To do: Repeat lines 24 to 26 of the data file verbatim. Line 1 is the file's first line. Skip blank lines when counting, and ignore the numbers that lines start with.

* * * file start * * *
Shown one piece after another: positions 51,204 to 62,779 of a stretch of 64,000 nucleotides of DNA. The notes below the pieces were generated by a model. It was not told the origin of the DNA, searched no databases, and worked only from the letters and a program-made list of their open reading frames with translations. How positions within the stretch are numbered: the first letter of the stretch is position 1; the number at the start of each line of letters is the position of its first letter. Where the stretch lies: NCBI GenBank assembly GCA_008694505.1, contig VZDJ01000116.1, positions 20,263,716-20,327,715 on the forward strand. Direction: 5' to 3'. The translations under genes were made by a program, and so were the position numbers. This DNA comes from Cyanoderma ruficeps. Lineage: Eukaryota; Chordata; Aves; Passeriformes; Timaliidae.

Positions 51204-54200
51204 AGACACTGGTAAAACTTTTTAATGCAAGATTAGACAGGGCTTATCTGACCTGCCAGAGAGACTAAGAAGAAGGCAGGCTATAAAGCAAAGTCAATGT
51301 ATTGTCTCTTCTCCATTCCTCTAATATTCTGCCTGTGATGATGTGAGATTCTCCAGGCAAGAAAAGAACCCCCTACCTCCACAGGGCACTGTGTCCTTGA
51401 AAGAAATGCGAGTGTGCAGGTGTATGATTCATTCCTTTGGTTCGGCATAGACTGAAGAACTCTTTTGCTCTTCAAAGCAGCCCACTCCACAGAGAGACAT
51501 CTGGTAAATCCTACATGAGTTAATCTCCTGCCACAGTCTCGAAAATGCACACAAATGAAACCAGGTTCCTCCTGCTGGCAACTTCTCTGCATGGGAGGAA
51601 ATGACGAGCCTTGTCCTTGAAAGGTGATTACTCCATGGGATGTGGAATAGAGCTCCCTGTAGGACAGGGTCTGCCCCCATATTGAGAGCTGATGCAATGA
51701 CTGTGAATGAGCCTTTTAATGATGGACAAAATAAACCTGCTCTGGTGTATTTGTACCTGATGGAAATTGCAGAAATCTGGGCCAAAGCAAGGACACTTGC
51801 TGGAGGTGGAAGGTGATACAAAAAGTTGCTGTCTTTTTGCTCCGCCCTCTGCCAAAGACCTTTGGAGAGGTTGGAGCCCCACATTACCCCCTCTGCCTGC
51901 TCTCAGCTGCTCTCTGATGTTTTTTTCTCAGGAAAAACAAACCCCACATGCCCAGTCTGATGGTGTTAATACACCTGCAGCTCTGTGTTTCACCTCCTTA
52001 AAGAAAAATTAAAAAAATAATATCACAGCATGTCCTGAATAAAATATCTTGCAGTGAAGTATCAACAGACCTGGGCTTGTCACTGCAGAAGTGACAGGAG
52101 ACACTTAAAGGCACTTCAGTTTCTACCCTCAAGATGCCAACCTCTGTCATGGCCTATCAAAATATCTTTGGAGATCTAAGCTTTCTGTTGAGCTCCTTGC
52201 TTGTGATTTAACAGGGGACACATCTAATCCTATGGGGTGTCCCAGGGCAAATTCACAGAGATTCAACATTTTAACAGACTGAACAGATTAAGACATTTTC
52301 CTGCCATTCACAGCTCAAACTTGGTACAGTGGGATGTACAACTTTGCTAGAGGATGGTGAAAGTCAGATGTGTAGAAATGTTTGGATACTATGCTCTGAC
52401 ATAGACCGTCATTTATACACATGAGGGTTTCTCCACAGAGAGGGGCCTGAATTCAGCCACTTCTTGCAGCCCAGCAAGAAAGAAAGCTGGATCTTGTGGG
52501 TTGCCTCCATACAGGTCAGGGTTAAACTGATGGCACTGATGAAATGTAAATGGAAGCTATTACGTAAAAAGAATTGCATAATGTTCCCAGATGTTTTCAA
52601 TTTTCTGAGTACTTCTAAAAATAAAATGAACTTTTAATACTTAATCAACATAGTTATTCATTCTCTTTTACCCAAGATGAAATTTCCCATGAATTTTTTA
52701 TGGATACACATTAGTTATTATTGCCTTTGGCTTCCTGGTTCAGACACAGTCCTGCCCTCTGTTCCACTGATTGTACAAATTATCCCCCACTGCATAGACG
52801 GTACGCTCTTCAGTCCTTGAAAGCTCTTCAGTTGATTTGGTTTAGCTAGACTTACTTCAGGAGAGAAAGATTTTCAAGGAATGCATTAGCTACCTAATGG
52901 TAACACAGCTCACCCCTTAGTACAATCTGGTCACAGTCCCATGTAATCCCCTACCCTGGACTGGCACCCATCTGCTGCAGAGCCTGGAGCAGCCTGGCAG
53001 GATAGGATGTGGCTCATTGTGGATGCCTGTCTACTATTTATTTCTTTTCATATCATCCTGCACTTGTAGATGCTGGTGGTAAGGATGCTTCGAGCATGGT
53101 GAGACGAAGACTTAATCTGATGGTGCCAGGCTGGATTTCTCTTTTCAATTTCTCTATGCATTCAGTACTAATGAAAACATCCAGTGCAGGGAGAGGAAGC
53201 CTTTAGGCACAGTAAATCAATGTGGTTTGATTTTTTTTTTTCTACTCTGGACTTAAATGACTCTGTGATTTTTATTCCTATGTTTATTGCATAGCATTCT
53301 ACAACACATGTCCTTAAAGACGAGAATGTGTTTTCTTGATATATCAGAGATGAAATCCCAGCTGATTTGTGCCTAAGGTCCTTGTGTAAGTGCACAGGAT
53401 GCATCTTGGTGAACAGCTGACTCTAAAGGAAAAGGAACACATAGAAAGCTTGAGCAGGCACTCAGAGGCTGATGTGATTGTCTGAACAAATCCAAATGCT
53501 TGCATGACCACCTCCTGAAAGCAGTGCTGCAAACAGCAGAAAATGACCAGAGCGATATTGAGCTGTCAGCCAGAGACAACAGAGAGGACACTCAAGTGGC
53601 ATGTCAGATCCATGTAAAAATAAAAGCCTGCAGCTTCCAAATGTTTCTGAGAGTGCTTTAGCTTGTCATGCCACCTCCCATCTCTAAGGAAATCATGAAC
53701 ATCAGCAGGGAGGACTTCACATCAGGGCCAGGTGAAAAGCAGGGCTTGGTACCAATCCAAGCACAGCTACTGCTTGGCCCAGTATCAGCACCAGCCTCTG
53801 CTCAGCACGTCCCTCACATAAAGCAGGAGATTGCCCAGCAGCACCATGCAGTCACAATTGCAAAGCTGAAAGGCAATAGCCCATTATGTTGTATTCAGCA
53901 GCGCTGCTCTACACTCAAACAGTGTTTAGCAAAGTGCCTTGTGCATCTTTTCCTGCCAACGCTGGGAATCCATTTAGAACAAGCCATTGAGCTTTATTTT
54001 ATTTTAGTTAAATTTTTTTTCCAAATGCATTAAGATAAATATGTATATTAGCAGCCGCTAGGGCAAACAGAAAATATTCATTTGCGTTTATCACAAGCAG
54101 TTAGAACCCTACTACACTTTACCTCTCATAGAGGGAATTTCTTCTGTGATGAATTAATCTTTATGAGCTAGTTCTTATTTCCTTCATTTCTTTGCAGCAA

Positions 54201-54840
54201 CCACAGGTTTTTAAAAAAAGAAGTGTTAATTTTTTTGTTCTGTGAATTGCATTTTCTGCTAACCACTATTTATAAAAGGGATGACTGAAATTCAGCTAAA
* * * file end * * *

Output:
53301 ACAACACATGTCCTTAAAGACGAGAATGTGTTTTCTTGATATATCAGAGATGAAATCCCAGCTGATTTGTGCCTAAGGTCCTTGTGTAAGTGCACAGGAT
53401 GCATCTTGGTGAACAGCTGACTCTAAAGGAAAAGGAACACATAGAAAGCTTGAGCAGGCACTCAGAGGCTGATGTGATTGTCTGAACAAATCCAAATGCT
53501 TGCATGACCACCTCCTGAAAGCAGTGCTGCAAACAGCAGAAAATGACCAGAGCGATATTGAGCTGTCAGCCAGAGACAACAGAGAGGACACTCAAGTGGC